Bolstering this theory, a retailer recently made an interesting remark to me about oak.  She said that alcohol levels and oak treatment tend to rise in unison because winemakers use oak to mask the alcohol, resulting in these dizzying, powerful sugar/alcohol/oak bombs.  Here's how that works: 

As grapes grow and gain exposure to higher temperatures, the sugar levels increase.  But that doesn't necessarily mean that they are ripening faster.  Phenolic ripening in particular, happens as the fruit matures somewhat independent of sugars.  So, by the time harvest rolls around (which is dictated by phenolic ripeness) sugar levels can be through the roof.  More sugar = more alcohol.  And, guess what, alcohol does not taste good, which forces winemakers to compensate - or obfuscate - layering vanillin flavors of oak to distract from ethanol's heat.  And all that layering makes for a yeller. 

There are some alternative techniques some growers and vintners use to avoid this loudness, but at the end of the day, you can't change the weather.  But you can change what you drink.  Which is what I've been doing.

Regular readers may recall the various virtues I've extolled of Sudtirolean wines made in the highlands of northeastern Italy.  Vineyards at higher altitudes enjoy more sunshine (great for phenols) while high temperatures tend to remain more moderate.  As a bonus, these locales also enjoy greater diurnal swings, or temperature variations between daytime highs and nighttime lows.  This boosts those delicious complex acids I've grown so fond of.  Many of the wines coming from this and other similar regions boast terrific flavor and complexity while remaining lower in girth, sugars, and alcohol. 

My current favorite example of this is pretty much any schaiva vernatsch from Alto Adige.  Usually clocking in at 12.5%, these wines are several shades paler than your typical pinot noir, but pack an exciting array of flavors and high-toned sensations thanks to those gorgeous, delicate acids.  And so undersung are these wines that they remain a relative bargain (<$15).  Schiavas are not alone, either.  Reds from Val d'Aosta, Alsatian wines, and even some Spanish whites are easygoing in this regard.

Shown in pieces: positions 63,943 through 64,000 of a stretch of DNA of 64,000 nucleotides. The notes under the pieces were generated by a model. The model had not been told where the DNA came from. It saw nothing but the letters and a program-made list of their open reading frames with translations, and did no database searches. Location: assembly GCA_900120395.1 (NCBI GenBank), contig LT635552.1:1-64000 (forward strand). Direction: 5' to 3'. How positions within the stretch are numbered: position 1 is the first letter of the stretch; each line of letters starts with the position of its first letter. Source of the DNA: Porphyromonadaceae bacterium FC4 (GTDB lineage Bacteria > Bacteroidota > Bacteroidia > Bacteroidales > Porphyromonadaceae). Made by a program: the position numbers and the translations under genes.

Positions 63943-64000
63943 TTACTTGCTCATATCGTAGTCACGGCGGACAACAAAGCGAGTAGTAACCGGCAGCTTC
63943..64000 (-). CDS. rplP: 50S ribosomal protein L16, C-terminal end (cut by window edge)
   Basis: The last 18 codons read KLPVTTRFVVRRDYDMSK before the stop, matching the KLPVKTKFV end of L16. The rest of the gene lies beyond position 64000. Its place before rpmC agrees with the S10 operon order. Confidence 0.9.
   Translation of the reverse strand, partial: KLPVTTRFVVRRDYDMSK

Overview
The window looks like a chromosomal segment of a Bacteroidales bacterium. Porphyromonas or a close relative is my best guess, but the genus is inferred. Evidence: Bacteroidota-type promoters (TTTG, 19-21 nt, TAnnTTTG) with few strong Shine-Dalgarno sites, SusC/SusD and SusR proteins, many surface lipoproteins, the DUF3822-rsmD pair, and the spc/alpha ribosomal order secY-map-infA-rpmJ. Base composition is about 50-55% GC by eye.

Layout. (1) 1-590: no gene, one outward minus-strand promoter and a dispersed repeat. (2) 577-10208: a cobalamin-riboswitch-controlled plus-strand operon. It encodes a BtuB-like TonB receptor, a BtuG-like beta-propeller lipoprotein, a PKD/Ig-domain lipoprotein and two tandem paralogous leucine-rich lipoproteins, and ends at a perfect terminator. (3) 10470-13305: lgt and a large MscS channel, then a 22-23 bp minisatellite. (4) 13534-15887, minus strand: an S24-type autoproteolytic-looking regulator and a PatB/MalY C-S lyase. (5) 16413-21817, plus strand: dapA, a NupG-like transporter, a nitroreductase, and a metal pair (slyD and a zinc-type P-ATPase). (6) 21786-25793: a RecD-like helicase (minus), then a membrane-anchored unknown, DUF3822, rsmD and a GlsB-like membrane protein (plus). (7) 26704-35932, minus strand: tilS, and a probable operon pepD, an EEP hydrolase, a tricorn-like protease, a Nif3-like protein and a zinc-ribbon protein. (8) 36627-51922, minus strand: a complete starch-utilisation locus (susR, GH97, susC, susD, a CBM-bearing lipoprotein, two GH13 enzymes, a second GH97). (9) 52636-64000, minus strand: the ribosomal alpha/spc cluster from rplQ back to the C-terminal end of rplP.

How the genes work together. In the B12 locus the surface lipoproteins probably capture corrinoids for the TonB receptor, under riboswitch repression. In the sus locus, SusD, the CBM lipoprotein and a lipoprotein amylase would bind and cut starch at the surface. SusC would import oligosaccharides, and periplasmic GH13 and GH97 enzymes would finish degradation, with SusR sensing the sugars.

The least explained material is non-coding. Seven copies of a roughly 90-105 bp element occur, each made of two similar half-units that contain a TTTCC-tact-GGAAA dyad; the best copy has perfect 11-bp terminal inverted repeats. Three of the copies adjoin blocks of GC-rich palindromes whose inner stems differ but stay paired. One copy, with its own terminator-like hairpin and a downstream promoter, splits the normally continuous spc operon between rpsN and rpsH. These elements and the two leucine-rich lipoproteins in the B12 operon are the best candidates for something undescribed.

But the West Coast? It's where look to for power, intensity, and hit-you-over-the-head obviousness.  Which is fine on occasion, but this aging body can't handle being yelled at every day.  Thank goodness the world is a big place.  Wine comes from everywhere.  And, occasionally, it's still fun to walk down the street singing Run DMC.


Friday, June 16, 2017

Why Is My Wine Yelling At Me?

This Chateau Ste. Michelle chardonnay is yelling at me.  And it's not alone.  Lately a lot of wines have been screaming from the glass like a drunken frat boy belting out hip hop at 3:00AM.  Okay, so the analogy might be flawed, but the sensation of drinking certain wines - almost exclusively domestic - has elicited more wincing than pleasure. Whether the result of a warming planet or a deliberate catering to American, Twinkie-loving palates, wines' alcohol levels, flavor intensities, and manipulation have increased to a roar.

It's not a relaxing-glass-of-wine experience.

But is that completely fair?  It could be that these wines are no different than they've ever been.  Maybe I'm the one changing.  Perhaps I'm growing cranky and frail as I age, or my palate is just exhausted after years of drinking. Best guess is that, like most root causes in life, the answer likely lies in a confluence of these contributors.  But, still.  It can't just be me.

Bolstering this theory, a retailer recently made an interesting remark to me about oak.  She said that alcohol levels and oak treatment tend to rise in unison because winemakers use oak to mask the alcohol, resulting in these dizzying, powerful sugar/alcohol/oak bombs.  Here's how that works: